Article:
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Implication Of Poor Energy… VIII.


The implication of poor fluctuation and failure are listed as follows: [1] Loss of consumables and ferroalloys are used in the treatment of aborted heat. [2] Loss of money accruable from 110 tons (furnace capacity) of steel had it been successfully casted. [3] Devaluation of already treated steel to scrap. [4] Increased expenditure on the cutting of the aborted steel to sizeable form for easy loading into the EAF. [5] Consumption of more energy in re-melting or continued melting because of temperature drop. [6] Loss of money paid to PHCN for power expended on return or aborted heat. [7] Increased idle times of workers because the entire plant get heated up and polluted when there is heat abortion. [8] Loss of man hours especially when heat is aborted. [9] Inability to make the planned or standard production [10] Productivity ratio or effectiveness is always less than one with respect to the production quantity. IMPLICATIONS OF POOR POWER SUPPLY IN THE STEEL ROLLING MILL The Implications of power fluctuations and outages in the steel mill includes: [1] Devaluation of the billet to scrap [2] Loss of a would be income if the billet was successfully rolled [3] Extra expense on the oxygen and acetylene used in cutting the cobbles [4] Maintenance and repair of damage damage parts due to cobble [5] Expenditure on the treatment of injured perssonnel or compensation on the family when a worker is entangled by cobble (death situation) [6] Increased downtime [7] Increased idle time of some workers [8] Increased energy consumption when the furnace temperature drops [9] Loss of man-hour and expenditure on power when cobble forms [10] Productivity is always less than unity because actual production was always less than the planned production. [11] Loss of machine hours as some machines take up to thirty minutes before assuming normal operating condition. COMMENT ON THE RESULT Table 4.1: The cause of the outages includes system collapse, system disturbance, high frequency, under voltage, over-voltage and poor generation. The number of power failure times was found to be 54 and the outage duration totaling 11472mins in 2010. GIW – Ughelli Supply, S4W – Sapele Supply Table 4.2: A total of 44937min delay due to power outages and inadequacy was recorded in 2010 and the steel melting shop which contributed 7. 37% to the total delay and resulted in the abortion or return of heat worth 1107tonnes of liquid steel. No monthly target was achieved throughout 2010, as revealed by the effectiveness. EAF II and EAF IV delays due to power are presented in second column. Table 4. 3: when the effectiveness is 0.82, the power delay contribution is 2.90% , while the effectiveness of 0.50 resulted when the power delay contribution is 17. 32%. These clearly show that power delay affect the productivity adversely. Also, the total number of billets devalued throughout 2010 was 25. Total delay due to power failure was calculated to be 20811mins with a contribution of 6.27% to the total delay. The effectiveness from January to December, 2010, was found to be less than unity.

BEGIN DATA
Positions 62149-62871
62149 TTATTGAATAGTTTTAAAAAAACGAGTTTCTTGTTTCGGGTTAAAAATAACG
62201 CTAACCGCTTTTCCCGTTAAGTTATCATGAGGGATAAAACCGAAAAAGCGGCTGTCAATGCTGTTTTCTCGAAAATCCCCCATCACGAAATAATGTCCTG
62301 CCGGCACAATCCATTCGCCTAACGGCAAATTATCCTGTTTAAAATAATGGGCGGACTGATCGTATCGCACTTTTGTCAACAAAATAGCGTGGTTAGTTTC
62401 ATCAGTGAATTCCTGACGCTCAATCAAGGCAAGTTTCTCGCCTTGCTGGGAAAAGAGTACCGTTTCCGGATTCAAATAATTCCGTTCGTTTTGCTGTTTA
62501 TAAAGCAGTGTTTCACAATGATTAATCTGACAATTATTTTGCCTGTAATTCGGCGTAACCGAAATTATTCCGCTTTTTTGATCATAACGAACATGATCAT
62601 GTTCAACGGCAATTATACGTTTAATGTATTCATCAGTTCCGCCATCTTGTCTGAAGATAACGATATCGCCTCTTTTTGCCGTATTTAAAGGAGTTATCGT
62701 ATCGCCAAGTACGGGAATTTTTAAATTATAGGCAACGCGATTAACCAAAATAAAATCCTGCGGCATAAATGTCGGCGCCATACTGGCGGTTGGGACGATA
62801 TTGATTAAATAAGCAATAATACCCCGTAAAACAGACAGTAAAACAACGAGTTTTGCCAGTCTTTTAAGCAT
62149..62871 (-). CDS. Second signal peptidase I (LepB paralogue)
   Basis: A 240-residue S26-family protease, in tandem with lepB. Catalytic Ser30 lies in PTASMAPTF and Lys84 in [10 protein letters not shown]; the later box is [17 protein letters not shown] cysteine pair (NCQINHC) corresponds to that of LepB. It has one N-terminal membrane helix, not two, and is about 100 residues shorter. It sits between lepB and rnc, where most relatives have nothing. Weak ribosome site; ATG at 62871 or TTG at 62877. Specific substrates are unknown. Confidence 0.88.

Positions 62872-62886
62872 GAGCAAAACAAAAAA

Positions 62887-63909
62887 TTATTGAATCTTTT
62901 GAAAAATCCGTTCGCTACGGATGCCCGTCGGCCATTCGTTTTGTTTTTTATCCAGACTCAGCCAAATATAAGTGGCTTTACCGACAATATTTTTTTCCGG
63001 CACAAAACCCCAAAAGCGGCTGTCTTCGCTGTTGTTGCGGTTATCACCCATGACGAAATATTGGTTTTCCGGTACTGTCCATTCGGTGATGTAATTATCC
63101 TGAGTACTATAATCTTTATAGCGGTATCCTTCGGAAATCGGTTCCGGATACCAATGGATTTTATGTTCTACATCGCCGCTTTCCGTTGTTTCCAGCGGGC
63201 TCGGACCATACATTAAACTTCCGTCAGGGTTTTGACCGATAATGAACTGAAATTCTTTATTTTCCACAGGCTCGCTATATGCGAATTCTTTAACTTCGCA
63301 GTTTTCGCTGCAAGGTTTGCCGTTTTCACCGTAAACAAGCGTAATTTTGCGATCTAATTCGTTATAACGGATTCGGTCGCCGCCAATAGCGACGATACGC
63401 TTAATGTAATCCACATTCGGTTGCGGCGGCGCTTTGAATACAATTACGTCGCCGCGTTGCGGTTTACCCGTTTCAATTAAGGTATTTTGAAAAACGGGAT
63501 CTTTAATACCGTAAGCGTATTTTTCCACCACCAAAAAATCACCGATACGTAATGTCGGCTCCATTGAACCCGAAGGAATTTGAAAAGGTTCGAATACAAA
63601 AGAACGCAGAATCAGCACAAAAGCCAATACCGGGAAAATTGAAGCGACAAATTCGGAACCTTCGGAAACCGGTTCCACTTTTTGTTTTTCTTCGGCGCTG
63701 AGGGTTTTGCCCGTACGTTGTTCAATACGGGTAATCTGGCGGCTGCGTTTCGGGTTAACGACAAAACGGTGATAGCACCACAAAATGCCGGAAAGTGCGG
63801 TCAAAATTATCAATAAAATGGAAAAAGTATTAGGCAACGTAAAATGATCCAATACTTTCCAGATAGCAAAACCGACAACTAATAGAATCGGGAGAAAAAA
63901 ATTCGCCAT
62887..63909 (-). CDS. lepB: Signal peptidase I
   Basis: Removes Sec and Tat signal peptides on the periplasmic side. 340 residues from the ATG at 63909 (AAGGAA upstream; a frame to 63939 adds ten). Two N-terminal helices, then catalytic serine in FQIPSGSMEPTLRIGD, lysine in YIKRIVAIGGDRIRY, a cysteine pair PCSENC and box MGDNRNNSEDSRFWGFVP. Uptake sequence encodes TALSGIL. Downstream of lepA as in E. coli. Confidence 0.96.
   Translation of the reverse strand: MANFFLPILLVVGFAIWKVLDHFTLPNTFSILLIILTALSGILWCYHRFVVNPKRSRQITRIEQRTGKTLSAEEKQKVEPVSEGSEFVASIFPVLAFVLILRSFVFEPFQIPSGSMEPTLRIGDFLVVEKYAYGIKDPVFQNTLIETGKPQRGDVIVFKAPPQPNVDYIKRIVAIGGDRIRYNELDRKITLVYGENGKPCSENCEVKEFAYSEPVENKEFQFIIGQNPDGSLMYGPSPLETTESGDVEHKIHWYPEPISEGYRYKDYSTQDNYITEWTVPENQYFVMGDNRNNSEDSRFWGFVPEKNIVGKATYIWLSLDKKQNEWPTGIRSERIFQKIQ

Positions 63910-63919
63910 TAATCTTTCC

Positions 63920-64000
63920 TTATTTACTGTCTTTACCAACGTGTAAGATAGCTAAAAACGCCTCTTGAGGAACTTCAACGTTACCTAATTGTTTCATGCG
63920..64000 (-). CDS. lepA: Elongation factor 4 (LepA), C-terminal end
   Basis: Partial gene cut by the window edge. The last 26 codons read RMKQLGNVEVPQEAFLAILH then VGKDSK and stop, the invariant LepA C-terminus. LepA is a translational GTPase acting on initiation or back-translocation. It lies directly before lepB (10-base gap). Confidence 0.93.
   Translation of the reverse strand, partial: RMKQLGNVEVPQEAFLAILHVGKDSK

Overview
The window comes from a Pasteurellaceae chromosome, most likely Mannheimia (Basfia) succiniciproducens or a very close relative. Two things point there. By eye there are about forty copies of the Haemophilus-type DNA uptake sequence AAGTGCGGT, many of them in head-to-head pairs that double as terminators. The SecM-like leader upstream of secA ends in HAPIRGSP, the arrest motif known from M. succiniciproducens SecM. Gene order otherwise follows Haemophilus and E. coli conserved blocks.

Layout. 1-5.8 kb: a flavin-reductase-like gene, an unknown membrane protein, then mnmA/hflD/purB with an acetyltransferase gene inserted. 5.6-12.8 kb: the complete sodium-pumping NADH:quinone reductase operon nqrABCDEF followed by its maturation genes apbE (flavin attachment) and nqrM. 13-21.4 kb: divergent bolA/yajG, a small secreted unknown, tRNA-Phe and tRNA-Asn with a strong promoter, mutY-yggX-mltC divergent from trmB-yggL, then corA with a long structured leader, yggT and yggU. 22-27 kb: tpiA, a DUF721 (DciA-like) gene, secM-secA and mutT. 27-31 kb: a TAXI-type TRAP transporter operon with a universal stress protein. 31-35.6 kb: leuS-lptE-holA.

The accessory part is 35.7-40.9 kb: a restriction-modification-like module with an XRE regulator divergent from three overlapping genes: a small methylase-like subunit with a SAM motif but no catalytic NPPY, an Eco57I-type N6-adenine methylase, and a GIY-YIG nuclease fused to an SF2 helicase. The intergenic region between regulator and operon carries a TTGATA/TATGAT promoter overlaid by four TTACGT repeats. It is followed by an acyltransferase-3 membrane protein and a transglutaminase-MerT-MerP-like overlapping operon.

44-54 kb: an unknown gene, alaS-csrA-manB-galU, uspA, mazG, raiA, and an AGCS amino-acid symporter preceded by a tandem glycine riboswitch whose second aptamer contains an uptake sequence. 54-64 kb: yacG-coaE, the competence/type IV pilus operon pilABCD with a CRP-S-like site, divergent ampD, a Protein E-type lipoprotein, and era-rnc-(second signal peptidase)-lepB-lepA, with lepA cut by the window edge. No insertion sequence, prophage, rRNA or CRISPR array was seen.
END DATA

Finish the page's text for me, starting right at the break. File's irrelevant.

Obviously, poor energy supply lowers the productivity of manufacturing industries in Nigeria as shown by the two functional plants in Delta Steel Company. This is due to its associated unwanted events such as increased idle time, delivery time delay, Increased cycle time, reduced machine output, increased expenditure on material recovery and recycle, increased maintenance and repair expences , semi finished product devaluation, compensation to injured personnel or family of dead personnel, downtime, loss of consumables, alloys and extra expenses on raw materials or semi-finished product protection. All these implications arise due to power fluctuation and outages and in some cases the use of diesel engines as an alternative source of power supply.


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Implication Of Poor Energy‌ Table 4.1: Power Outages for 2010. Source: Energy Distriburtion Unit August







February March April May June July


790 1319 68 520 238 642

Number failures 4 5 4 6 3 10